The worries about a suspect in a terror investigation seen posing for a selfie last year with the prime minister go far beyond the anxiety of how he got that close.
A joint CBC News/Radio-Canada investigation has learned that the man is one of at least four Quebec men of interest to the RCMP for their alleged connection to the 2012 kidnappings of two Americans in Syria.
The man in the selfie, in his mid-20s, is believed to be on a U.S. no-fly list. His home was raided by police as part of a terror investigation a few months before Dec. 18, 2015, when the selfie was taken. The man was part of a crowd of people who took turns posing with Prime Minister Justin Trudeau following a Radio-Canada interview in Montreal.
Police have interviewed others in the group and seized electronics and Canadian passports held by some of them.
None of them has been charged with a crime, and CBC is not identifying them.
Men were at Montreal firing range
CBC has been in contact with two of the men, who are going about their lives in Quebec. Sources have indicated that the other two may be overseas, possibly in Syria or Turkey.
CBC has repeatedly asked CSIS and the RCMP about the travels and status of the men. Both agencies have declined to provide details.
The questions keep piling up about just what they may have done or may still be doing.
- CBC Investigates | Ex-hostage says there may be Canadian al-Qaeda link
- U.S. journalists Theo Curtis, Matt Schrier held hostage by Canadians in Syria
The names of the men in the group appear repeatedly in logs from a Montreal rifle range. While the RCMP has seized some of the logs, CBC has obtained others. They show repeated entries from up to nine men, in 2012, in the months just before a few of them were thought to have left for Syria, including the man in the selfie.
The men appear to all be there at the invitation of another Montreal man known to police.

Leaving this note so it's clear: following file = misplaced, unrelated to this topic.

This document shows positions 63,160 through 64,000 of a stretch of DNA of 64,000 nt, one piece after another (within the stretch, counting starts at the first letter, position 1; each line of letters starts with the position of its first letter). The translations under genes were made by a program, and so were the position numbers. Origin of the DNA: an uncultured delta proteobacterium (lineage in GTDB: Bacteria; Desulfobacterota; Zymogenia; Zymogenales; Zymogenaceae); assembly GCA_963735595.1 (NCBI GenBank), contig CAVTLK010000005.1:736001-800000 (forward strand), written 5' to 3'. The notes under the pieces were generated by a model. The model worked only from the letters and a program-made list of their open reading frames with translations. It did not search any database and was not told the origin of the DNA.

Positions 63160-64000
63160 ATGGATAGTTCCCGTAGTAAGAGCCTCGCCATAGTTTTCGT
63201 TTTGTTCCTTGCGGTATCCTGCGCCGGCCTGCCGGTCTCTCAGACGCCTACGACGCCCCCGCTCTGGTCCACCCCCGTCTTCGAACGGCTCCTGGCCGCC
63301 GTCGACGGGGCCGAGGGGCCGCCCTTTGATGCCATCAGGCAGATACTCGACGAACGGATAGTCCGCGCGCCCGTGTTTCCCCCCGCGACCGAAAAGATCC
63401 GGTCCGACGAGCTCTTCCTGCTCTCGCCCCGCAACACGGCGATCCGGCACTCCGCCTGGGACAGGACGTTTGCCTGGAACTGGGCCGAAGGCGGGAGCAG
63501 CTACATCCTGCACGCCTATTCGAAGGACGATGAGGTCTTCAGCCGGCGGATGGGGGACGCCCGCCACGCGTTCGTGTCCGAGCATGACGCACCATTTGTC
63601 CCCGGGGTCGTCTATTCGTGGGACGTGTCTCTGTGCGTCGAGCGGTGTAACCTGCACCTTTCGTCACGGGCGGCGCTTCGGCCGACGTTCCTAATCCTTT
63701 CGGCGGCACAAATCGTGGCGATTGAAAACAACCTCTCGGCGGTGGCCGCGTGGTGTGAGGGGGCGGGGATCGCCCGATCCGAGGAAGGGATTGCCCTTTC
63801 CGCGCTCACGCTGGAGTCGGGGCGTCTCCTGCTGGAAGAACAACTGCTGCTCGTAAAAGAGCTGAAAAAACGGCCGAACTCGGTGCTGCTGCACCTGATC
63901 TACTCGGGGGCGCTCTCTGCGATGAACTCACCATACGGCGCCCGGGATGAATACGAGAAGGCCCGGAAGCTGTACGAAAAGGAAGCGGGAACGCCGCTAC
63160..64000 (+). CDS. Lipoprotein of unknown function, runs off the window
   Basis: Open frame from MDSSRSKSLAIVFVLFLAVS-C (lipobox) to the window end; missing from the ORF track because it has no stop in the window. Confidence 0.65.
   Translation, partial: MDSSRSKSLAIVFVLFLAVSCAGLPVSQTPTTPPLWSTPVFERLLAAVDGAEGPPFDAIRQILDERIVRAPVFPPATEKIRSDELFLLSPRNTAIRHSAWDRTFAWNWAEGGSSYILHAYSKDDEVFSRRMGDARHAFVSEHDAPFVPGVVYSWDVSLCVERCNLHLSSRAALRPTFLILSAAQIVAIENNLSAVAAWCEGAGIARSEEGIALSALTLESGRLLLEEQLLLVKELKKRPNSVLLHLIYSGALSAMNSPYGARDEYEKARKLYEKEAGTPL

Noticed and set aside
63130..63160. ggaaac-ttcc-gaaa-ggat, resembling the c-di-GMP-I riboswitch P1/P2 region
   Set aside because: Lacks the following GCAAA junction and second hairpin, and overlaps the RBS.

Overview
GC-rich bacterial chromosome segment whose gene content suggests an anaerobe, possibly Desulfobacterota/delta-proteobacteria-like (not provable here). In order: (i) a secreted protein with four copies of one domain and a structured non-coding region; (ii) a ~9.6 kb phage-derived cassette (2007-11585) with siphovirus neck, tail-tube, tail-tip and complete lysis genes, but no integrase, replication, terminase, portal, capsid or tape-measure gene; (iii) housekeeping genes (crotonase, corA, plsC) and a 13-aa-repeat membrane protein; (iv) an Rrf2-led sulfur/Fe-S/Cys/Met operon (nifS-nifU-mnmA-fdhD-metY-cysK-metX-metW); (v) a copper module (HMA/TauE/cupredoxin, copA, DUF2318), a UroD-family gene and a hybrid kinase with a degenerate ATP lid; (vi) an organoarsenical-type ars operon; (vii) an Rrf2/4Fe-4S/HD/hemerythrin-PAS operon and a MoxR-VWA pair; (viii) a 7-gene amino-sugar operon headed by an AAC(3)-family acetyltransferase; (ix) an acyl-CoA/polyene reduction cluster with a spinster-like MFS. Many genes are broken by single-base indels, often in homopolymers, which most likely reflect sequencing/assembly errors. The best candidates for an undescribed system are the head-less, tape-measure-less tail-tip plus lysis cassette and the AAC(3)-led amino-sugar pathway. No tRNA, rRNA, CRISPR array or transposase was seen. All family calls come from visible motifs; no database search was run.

Kidnappers believed to be Canadian
If it all sounds tangled, that’s because it is.
The kidnappings in Syria, of Americans Matt Schrier and Theo Padnos, especially so.
Schrier, a journalist, had been taking photos of the deadly conflict in Syria and was finally heading back to the United States on New Year’s Eve 2012.
That’s when his taxi was ambushed near the border with Turkey. It was men from the al-Qaeda affiliate Jabhat al-Nusra who had taken him.
For the next seven months — until he managed to escape — he was beaten and tortured and moved from one makeshift jail to another.
In the winter of 2013 there was a series of strange encounters. Three masked, armed men repeatedly interrogated him and squeezed him for banking and email passwords.
He didn’t know it at the time, but those interrogators were using that information to rack up thousands of dollars in purchases on Schrier’s accounts.
Those interrogators, Schrier and fellow captive Theo Padnos were certain, were Canadian.
The accents gave them away.
“Theo knew where they were from,” Schrier told CBC News in an interview last year. “Theo grew up in Vermont, right on the border, and he knew. As soon as he came back he was like, ‘They’re Canadians,’ so I was like, yeah, right. He’s like, ‘No, they’re Canadians … I know they’re Canadians.’ And he was right.”
Receipts bore Montreal address
Nearly a year later, back safely at home, Schrier began going through his old emails. That’s when he found the receipts for those goods bought while he was still a captive: tablet computers, boots, car parts, camera equipment. He got in touch with CBC News right away because some of those receipts showed purchases shipped to an address in Montreal.
That address is where the man in the selfie lived.
The receipt was made out to the man’s roommate, who is one of the men of concern to police in connection with the kidnappings.
Last year, CBC went to find the man named in the receipt and caught up with him. He wasn’t alone: the selfie-taker was with him.
The exchange was brief; neither man wanted to talk. The man from the selfie left relatively soon after the camera appeared.
There was a fast-walking, fast-talking conversation with the other man, who was trying to hide his face and dismissed questions about Schrier and about the receipts bearing his name.
This all exhausts and infuriates Schrier.
“I would like the Canadian authorities to prove they aren’t on the leash of the FBI. Go do something,” he told CBC with no small measure of anger.
Schrier is a man who saved his own life. And he says he feels like he has had to conduct his own investigation. The abandonment he felt in Syria matched, perhaps, by a feeling of abandonment back at home.
What he wants is justice. If his kidnappers are among the Canadians in this group, he wants them to be held accountable. And he cannot fathom why, with the evidence he has of at least a tangential connection to his kidnapping, arrests have not been made.
If that isn’t a disturbing enough tale for the Canadian authorities, perhaps seeing the selfie with the prime minister is.